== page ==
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History of Pubs Got Their Unique Sometimes Strange Names

A pub is most certainly not a bar. For one thing you’ll never see a margarita being shaken up behind a pub nor will you see a metropolitan  Hot N Sassy  cocktail being served. For those you aren’t too knowledgeable about the newest cocktails a Hot N Sassy is a beautiful mingling of Vodka, sour apples, jalapenos (yes the super-hot ones), some lime juice and 7-Up. Back to what happens inside a pub. Traditional drinks that have been well loved by the inhabitants of one era to the next are usually served most in pubs. Ales, English gin and draught beers.

Following the traditional essence of the pub is the name given to each individual pub. Bars have snazzy names like the Blue Elephant or simply Club 22. Pubs are different on this spectrum. Their names hail from unique sources. Each pub name had its own unique meaning. The name of the pub at times would bring a certain value to the area and ooze a specific essence of its own. Let’s get into how these pubs get their eclectic names.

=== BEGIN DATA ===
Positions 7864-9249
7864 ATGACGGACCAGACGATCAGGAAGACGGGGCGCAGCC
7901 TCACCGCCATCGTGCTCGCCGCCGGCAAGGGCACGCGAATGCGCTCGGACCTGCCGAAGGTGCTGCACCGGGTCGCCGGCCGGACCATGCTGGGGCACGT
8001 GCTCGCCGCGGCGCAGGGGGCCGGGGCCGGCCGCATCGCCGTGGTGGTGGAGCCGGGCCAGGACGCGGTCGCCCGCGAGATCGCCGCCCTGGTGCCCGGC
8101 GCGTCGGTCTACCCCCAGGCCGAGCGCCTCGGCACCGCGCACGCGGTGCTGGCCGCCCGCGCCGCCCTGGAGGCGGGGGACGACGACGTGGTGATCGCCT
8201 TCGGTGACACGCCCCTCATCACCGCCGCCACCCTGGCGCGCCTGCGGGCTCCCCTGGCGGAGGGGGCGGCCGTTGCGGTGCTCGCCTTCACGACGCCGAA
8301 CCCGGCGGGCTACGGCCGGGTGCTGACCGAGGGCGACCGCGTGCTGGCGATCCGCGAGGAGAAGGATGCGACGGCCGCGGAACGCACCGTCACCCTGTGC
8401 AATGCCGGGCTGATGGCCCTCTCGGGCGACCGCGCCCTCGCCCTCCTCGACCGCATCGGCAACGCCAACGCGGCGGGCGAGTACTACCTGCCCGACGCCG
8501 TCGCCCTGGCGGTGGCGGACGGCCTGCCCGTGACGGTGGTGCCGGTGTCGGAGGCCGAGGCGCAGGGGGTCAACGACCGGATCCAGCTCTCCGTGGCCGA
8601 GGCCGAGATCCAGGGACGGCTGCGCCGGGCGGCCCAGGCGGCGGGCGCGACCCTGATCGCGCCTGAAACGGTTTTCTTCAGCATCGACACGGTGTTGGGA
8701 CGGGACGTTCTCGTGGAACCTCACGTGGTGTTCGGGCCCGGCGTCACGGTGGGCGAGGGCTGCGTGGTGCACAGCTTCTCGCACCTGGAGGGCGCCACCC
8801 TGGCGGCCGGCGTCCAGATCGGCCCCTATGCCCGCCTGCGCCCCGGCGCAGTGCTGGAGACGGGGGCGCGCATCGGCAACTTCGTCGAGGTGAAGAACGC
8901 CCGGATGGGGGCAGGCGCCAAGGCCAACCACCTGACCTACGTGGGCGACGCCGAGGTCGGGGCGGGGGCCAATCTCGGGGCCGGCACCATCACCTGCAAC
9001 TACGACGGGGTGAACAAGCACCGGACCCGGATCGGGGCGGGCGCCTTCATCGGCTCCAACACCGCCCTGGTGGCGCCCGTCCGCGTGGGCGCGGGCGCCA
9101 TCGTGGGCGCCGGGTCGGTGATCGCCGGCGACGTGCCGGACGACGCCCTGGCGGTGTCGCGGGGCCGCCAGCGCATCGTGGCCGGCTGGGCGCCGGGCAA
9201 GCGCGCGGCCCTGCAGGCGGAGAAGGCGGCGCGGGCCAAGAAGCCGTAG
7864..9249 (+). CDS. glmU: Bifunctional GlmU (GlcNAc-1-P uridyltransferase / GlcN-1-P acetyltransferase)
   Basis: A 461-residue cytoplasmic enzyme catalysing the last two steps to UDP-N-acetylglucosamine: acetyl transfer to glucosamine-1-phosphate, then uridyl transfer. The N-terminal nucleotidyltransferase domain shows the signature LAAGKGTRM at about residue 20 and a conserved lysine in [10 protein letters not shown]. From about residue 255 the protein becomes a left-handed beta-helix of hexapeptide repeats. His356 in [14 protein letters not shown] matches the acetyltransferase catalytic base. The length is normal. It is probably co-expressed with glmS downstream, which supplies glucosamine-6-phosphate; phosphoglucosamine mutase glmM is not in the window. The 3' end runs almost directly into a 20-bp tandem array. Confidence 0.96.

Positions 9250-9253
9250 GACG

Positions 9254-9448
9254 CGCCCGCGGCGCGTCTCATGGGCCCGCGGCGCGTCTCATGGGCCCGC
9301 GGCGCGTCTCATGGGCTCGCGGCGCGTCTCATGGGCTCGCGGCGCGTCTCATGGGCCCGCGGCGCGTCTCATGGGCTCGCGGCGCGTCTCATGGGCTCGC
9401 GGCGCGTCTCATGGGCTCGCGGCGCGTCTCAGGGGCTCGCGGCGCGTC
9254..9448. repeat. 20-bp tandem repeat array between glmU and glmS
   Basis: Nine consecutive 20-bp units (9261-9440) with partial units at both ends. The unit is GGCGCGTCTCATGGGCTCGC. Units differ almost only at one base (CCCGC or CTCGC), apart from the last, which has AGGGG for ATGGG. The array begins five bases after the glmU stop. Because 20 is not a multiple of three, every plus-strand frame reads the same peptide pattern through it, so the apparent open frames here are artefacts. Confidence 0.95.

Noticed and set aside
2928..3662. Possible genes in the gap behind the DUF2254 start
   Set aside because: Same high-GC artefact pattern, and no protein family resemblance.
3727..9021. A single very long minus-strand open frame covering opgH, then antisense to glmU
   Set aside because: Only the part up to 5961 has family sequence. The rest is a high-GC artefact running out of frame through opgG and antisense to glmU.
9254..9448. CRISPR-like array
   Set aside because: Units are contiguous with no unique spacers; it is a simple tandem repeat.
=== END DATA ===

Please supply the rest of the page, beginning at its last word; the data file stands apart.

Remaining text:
During the 14th century many people in the UK couldn’t read. Reading was for the wealthy or those of the royal monarchy. King Richard II who reigned across the United Kingdom in 1393, ordered that pubs to hang signage outside to make them easy to recognize for the lesser learned. Pictures, imagery and symbolism where often used on these signs. Some pubs had sign pictures of pirates or rouge men which obviously indicated the caliber of the drinkers who enjoyed spending their time there.

Many pubs enjoyed using the personal badge of Richard II, “The White Hart” as their pub signage. Today the White Hart continues to be the fourth most common pub name in Britain. Another symbol used that exhibited the pubs homage to the crown was um bearing a crown on their sign. Not surprisingly The Crown is still the second most common pub name in the UK.

Some pubs have ‘slough’ in their names. This usually means that the local horse sloughs where near the pub. Some pubs even dared to call themselves the Queens Head portraying the head of the Queen as their signage. Controversy causing. Of course! The pubs where displaying the picture of the only the Queens head and not her horse which left people with many unanswered questions. A law was however being put in place saying that any pub called the Queens Head cannot display any imagery of the monarch during their lifetime.

Who knew that there was such complexity with the name of a pub. The true value of the pub name may be overlooked when the beer is overflowing, and the festivities are in full swing! Always ask the owner of the pub you are in if they know why it was given the name. Sometimes the pub owner may be related to those who started the pub years back. You never know until you ask!

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